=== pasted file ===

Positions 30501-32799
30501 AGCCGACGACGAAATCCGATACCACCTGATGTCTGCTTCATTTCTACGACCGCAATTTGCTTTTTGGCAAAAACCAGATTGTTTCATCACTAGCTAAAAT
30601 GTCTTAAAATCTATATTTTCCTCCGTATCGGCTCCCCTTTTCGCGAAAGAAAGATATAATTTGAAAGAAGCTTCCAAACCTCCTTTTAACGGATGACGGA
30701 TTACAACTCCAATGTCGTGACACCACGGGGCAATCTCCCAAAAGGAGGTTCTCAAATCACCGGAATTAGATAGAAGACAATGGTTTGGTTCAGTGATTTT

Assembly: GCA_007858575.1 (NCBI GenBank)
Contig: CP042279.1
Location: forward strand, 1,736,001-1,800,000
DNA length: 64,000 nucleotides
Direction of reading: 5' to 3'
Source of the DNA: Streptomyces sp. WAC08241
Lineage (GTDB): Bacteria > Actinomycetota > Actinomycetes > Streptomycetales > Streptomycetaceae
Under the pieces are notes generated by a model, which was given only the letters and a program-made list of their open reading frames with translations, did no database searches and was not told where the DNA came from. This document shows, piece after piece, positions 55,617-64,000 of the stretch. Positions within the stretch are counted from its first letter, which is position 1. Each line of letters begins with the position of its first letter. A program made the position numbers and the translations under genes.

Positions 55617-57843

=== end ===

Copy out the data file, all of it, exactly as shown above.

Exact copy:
Positions 30501-32799
30501 AGCCGACGACGAAATCCGATACCACCTGATGTCTGCTTCATTTCTACGACCGCAATTTGCTTTTTGGCAAAAACCAGATTGTTTCATCACTAGCTAAAAT
30601 GTCTTAAAATCTATATTTTCCTCCGTATCGGCTCCCCTTTTCGCGAAAGAAAGATATAATTTGAAAGAAGCTTCCAAACCTCCTTTTAACGGATGACGGA
30701 TTACAACTCCAATGTCGTGACACCACGGGGCAATCTCCCAAAAGGAGGTTCTCAAATCACCGGAATTAGATAGAAGACAATGGTTTGGTTCAGTGATTTT

Assembly: GCA_007858575.1 (NCBI GenBank)
Contig: CP042279.1
Location: forward strand, 1,736,001-1,800,000
DNA length: 64,000 nucleotides
Direction of reading: 5' to 3'
Source of the DNA: Streptomyces sp. WAC08241
Lineage (GTDB): Bacteria > Actinomycetota > Actinomycetes > Streptomycetales > Streptomycetaceae
Under the pieces are notes generated by a model, which was given only the letters and a program-made list of their open reading frames with translations, did no database searches and was not told where the DNA came from. This document shows, piece after piece, positions 55,617-64,000 of the stretch. Positions within the stretch are counted from its first letter, which is position 1. Each line of letters begins with the position of its first letter. A program made the position numbers and the translations under genes.

Positions 55617-57843